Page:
264-The Emerald Coast of Florida
The name Emerald Coast sounds like a place from a fairy tale, but the truth is, it is far better than any storyteller’s fantasy land. Emerald Coast exists in reality as a place with stunning beachside cities, including Destin, Fort Walton Beach and Okaloosa Island, breathtaking, sugar-white beaches, enchanting emerald green waters, protected bays and bayous, quaint historic districts, military heritage, and hidden state parks. Located along the Northwest Florida Panhandle, between Pensacola and Panama City, on the east side of the St. Andrews Bay, this 100-mile narrow stretch of shoreline is said to have been given its name, ‘Emerald Coast’ in 1983, by a local junior high school student.
Early inhabitants in the region included several different Native American tribes around 500 B.C., and remnants of their civilization exist in the temple mounds and prehistoric middens surviving in Choctawhatchee Bay and Santa Rosa Sound. Indian hostility made settlement in the region difficult and it was not until the 1840s, at the end of the Creek and Seminole conflicts that the territory was opened up to new settlement. Today, Emerald Coast is a booming, yet not overly developed paradise that beckons to the explorers, adventurers, romantic, avid travelers, and simply anyone who ever imagined of a place like the Emerald Coast.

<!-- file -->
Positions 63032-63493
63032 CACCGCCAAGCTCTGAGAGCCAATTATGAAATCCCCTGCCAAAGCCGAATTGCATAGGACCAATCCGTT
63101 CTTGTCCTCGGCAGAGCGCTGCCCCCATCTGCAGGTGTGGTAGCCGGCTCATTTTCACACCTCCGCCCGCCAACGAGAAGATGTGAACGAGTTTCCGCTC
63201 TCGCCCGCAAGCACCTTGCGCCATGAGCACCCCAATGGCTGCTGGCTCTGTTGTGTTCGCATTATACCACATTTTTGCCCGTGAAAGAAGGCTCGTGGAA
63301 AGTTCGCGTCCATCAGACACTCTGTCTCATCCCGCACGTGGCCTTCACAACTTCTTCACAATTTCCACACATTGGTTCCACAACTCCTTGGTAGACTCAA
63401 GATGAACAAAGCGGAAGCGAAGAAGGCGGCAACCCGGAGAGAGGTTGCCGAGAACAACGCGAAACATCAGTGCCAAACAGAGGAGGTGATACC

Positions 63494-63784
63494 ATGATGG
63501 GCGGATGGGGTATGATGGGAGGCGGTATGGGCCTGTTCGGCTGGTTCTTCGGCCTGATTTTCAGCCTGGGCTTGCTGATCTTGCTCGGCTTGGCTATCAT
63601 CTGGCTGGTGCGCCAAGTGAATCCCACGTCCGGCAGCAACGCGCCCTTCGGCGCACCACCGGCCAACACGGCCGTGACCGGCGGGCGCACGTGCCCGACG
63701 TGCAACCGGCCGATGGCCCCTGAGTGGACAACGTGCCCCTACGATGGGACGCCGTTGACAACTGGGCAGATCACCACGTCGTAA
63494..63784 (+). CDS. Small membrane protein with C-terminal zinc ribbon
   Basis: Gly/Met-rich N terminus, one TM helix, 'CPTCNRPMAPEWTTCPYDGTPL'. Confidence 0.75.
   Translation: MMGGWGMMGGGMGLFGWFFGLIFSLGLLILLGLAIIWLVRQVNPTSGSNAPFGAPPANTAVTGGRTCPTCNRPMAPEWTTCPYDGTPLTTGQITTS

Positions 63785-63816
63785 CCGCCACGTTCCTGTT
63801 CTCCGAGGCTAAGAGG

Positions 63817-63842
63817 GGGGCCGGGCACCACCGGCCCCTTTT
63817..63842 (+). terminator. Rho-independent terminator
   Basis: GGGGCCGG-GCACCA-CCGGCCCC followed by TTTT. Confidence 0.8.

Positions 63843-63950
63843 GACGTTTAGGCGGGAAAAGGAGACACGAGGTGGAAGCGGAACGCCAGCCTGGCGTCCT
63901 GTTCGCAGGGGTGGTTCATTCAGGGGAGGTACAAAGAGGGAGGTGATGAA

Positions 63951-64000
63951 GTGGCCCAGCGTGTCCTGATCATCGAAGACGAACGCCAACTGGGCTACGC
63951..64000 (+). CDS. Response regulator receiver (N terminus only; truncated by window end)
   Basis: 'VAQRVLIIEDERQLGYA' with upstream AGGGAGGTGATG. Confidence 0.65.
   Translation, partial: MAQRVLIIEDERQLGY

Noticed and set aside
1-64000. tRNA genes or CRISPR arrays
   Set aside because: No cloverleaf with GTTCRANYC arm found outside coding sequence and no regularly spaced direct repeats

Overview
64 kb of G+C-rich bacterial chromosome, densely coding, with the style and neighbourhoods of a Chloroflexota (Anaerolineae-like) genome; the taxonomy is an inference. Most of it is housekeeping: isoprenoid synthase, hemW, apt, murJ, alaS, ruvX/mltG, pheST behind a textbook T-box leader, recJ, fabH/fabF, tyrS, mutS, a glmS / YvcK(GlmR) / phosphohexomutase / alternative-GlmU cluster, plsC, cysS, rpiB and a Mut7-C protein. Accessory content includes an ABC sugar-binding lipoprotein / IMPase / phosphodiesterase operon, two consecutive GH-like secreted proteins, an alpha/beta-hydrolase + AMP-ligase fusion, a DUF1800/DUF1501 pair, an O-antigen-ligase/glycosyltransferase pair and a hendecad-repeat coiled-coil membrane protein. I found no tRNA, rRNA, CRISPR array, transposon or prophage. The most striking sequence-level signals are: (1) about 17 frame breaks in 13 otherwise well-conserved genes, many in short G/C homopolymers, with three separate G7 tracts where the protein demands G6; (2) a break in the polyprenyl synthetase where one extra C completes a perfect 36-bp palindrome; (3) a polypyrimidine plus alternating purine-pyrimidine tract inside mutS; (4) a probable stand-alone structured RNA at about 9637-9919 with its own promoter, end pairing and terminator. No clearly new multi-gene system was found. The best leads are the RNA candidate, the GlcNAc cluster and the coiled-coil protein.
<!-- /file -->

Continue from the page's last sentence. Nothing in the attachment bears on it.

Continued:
At the heart of the Emerald Coast are Destin, Fort Walton Beach, and Okaloosa Island. Regarded as the “World’s Luckiest Fishing Village,” Destin waters boast an abundance of thrilling aquatic life, including sea turtles, sharks, Man-O-War, jellyfish, stingrays, manatee, and dolphins, among numerous species of fish and invertebrates. Gator Beach is a stand alone alligator park that educates and excites, with alligator displays, real life alligator habitat, and Pearl - the Amazing Albino Alligator. Fort Walton Beach is home to Gulfarium Marine Adventure Park, that features regular live shows with trained dolphins and sea lions. Okaloosa Island is a barrier island known for its pristine beaches and incredible sand dunes. In Grayton Beach State Park, nature is beautifully displayed with sparkly white sand beaches, interpretive nature trail, beach dune, mesic, wet and scrubby flatwoods, sandhill, baygall, depression marsh, and coastal dune lake.
Emerald Coast has plenty to offer from sugar, white sand beaches, such as Wayside Park and Henderson Beach State Park, to sailing adventures, watersports, cruises, and scuba diving. Breathtaking beaches, inviting emerald green waters, diverse ecosystem and history are some of the treasures of Emerald Coast.
All sizes are approximate.